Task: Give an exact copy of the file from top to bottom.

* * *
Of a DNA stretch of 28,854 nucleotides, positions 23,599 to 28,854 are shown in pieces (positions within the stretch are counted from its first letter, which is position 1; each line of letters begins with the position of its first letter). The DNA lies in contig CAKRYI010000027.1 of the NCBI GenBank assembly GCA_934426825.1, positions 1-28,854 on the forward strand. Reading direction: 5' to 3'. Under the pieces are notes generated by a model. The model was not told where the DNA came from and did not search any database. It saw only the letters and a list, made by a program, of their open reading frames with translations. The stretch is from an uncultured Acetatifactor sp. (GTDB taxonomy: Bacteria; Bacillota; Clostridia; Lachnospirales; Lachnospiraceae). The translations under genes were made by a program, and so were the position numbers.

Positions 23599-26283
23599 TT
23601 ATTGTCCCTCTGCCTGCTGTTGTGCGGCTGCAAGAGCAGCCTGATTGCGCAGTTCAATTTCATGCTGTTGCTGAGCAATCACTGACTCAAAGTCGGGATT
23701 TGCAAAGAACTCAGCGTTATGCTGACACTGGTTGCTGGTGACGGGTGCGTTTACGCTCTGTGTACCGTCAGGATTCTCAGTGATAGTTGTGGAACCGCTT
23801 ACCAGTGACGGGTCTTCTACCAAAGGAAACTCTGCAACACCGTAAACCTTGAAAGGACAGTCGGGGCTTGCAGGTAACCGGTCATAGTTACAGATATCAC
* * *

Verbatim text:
Of a DNA stretch of 28,854 nucleotides, positions 23,599 to 28,854 are shown in pieces (positions within the stretch are counted from its first letter, which is position 1; each line of letters begins with the position of its first letter). The DNA lies in contig CAKRYI010000027.1 of the NCBI GenBank assembly GCA_934426825.1, positions 1-28,854 on the forward strand. Reading direction: 5' to 3'. Under the pieces are notes generated by a model. The model was not told where the DNA came from and did not search any database. It saw only the letters and a list, made by a program, of their open reading frames with translations. The stretch is from an uncultured Acetatifactor sp. (GTDB taxonomy: Bacteria; Bacillota; Clostridia; Lachnospirales; Lachnospiraceae). The translations under genes were made by a program, and so were the position numbers.

Positions 23599-26283
23599 TT
23601 ATTGTCCCTCTGCCTGCTGTTGTGCGGCTGCAAGAGCAGCCTGATTGCGCAGTTCAATTTCATGCTGTTGCTGAGCAATCACTGACTCAAAGTCGGGATT
23701 TGCAAAGAACTCAGCGTTATGCTGACACTGGTTGCTGGTGACGGGTGCGTTTACGCTCTGTGTACCGTCAGGATTCTCAGTGATAGTTGTGGAACCGCTT
23801 ACCAGTGACGGGTCTTCTACCAAAGGAAACTCTGCAACACCGTAAACCTTGAAAGGACAGTCGGGGCTTGCAGGTAACCGGTCATAGTTACAGATATCAC